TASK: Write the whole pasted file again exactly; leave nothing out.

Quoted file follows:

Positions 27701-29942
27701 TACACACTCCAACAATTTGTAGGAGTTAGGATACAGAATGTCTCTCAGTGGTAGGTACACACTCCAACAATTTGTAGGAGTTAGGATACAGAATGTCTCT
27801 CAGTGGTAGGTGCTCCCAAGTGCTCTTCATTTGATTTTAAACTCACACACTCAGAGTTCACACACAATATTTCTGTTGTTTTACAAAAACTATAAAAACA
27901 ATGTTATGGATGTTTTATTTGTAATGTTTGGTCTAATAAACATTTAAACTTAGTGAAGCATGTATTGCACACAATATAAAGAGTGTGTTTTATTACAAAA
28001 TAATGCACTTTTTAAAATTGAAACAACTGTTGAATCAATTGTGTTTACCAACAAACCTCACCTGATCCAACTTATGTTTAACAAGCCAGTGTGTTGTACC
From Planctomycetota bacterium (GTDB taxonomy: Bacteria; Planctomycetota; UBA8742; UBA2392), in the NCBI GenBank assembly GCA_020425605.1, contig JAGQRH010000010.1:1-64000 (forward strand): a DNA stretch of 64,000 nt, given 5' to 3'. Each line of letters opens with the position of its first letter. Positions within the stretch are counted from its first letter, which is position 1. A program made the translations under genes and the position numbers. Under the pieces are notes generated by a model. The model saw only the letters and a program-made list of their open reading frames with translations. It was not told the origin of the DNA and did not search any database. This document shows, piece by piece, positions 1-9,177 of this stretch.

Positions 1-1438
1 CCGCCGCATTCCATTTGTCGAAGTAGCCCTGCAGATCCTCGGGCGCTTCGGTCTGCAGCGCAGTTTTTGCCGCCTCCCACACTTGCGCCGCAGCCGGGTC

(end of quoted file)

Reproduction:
Positions 27701-29942
27701 TACACACTCCAACAATTTGTAGGAGTTAGGATACAGAATGTCTCTCAGTGGTAGGTACACACTCCAACAATTTGTAGGAGTTAGGATACAGAATGTCTCT
27801 CAGTGGTAGGTGCTCCCAAGTGCTCTTCATTTGATTTTAAACTCACACACTCAGAGTTCACACACAATATTTCTGTTGTTTTACAAAAACTATAAAAACA
27901 ATGTTATGGATGTTTTATTTGTAATGTTTGGTCTAATAAACATTTAAACTTAGTGAAGCATGTATTGCACACAATATAAAGAGTGTGTTTTATTACAAAA
28001 TAATGCACTTTTTAAAATTGAAACAACTGTTGAATCAATTGTGTTTACCAACAAACCTCACCTGATCCAACTTATGTTTAACAAGCCAGTGTGTTGTACC
From Planctomycetota bacterium (GTDB taxonomy: Bacteria; Planctomycetota; UBA8742; UBA2392), in the NCBI GenBank assembly GCA_020425605.1, contig JAGQRH010000010.1:1-64000 (forward strand): a DNA stretch of 64,000 nt, given 5' to 3'. Each line of letters opens with the position of its first letter. Positions within the stretch are counted from its first letter, which is position 1. A program made the translations under genes and the position numbers. Under the pieces are notes generated by a model. The model saw only the letters and a program-made list of their open reading frames with translations. It was not told the origin of the DNA and did not search any database. This document shows, piece by piece, positions 1-9,177 of this stretch.

Positions 1-1438
1 CCGCCGCATTCCATTTGTCGAAGTAGCCCTGCAGATCCTCGGGCGCTTCGGTCTGCAGCGCAGTTTTTGCCGCCTCCCACACTTGCGCCGCAGCCGGGTC